I read The Invention of the World with part of my mind wandering through the world that had seemed so strange to me when I entered it half a life ago—the world of the loggers and their whores and the stump farmers and the Anglo-Irish eccentrics and millenarian communities, and I was delighted with the felicity of observation that had enabled Hodgins to catch so well the look and mood of the wild sea-forest-and-mountain landscape, and the speech and mannerism of its inhabitants. These aspects satisfied my nostalgia and at the same time pleased me with the thought that such a strange and undoubtedly transient world had not gone uncelebrated.
At the same time, I developed reservations about the fictional structure of the book. In the central strand of the plot—the career of Maggie Kyle from logger's moll to proprietor of a trailer park on the site of the Revelations Colony and eventually, after a desperate search for impossible salvations, to marriage with her hollow man of a cousin, Wade Powers, I found nothing to criticize; I have known such a loud, leggy blonde from northern Vancouver Island whose career and character were not much different from Maggie's. Around this main plot the minor fates of island oddities like Madmother Thomas, Julius Champney, Danny Holland and Becker (who in his curiosity over human motives becomes the narrator of much of the book) weave their appropriate patterns, and even the material side of the remembered history of the Revelations Colony—a group of bog Irish led away from home by a conjuring messiah named Keneally—is part of the authentic island experience.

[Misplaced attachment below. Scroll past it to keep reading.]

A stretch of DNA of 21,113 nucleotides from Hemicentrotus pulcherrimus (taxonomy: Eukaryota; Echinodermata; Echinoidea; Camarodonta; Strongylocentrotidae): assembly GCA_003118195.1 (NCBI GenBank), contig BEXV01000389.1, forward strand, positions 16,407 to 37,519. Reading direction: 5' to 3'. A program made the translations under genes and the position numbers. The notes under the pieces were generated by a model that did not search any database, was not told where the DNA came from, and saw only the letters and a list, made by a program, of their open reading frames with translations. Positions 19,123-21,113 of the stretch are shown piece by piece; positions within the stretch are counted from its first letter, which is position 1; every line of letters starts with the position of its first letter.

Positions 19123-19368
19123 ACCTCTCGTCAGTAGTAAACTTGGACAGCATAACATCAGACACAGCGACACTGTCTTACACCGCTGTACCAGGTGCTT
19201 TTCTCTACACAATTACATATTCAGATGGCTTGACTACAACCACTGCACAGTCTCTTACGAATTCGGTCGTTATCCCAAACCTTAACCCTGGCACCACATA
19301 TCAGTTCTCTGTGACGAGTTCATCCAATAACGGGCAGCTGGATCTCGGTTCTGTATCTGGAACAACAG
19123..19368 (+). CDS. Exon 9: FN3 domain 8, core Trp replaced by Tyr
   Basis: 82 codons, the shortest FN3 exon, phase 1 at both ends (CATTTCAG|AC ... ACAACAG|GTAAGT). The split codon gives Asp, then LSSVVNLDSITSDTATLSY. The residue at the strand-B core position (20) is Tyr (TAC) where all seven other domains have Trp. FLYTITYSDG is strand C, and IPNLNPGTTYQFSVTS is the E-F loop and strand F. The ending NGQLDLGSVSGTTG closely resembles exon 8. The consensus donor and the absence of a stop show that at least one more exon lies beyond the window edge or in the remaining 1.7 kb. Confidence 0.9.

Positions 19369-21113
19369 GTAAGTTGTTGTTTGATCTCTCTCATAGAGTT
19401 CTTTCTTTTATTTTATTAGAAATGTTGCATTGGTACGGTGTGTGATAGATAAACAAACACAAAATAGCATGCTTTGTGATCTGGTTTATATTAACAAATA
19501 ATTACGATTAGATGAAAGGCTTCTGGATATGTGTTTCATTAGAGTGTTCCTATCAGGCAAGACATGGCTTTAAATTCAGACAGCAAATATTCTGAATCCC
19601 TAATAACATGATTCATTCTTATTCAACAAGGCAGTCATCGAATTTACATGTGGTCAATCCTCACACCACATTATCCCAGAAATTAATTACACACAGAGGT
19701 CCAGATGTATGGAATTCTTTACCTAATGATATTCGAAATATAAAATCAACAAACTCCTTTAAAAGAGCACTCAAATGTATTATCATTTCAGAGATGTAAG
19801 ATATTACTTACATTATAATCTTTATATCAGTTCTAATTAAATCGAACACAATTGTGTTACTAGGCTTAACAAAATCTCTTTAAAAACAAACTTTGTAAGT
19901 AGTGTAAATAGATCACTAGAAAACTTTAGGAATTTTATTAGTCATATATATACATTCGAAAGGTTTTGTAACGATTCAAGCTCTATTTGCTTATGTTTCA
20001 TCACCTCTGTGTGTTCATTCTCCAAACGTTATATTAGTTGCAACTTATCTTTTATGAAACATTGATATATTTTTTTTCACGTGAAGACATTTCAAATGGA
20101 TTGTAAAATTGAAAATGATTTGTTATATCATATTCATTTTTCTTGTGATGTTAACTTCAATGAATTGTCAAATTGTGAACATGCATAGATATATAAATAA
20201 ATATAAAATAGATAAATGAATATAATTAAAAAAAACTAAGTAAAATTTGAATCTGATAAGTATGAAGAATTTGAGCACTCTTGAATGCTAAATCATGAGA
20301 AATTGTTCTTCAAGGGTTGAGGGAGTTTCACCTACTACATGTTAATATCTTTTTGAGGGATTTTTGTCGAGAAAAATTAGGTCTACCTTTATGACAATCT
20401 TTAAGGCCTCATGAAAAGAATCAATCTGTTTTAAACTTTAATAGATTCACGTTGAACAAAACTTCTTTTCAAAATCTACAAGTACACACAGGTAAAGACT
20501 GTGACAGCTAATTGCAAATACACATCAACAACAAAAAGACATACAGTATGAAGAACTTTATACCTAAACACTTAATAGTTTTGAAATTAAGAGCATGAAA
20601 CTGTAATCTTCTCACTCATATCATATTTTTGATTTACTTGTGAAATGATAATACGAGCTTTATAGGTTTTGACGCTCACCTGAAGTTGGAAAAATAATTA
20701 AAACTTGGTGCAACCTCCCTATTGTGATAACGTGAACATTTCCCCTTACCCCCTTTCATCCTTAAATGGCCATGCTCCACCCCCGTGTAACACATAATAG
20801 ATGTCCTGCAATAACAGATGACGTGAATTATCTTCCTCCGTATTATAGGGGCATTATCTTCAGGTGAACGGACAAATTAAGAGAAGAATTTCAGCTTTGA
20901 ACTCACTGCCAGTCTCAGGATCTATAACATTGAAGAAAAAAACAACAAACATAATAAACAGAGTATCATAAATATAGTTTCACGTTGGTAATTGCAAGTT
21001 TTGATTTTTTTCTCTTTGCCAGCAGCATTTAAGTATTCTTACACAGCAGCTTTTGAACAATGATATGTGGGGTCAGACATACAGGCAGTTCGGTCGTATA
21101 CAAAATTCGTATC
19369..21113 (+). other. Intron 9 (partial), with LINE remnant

It is when Hodgins turns Keneally into a semi-supernatural being of malign and magical powers that the novel weakens. For what he is doing is to juxtapose true myth with fabricated myth. The strange life of the Vancouver Island communities is one of those natural gifts to the novelist—truth grown so much stranger than fiction that in memory it is already myth, even before it is set down on paper. To add further convolutions is to transfer it into the world of fictional invention, and to lose it as mythic truth. The founders of the West Coast religious communities were strange and sinister enough beings in their own human right. There was no need to make them demonic. (pp. 90-1)
George Woodcock, "Novels from Near & Far: 'The Invention of the World'" (reprinted by permission of the author), in Canadian Literature, No. 73, Summer, 1977, pp. 90-1.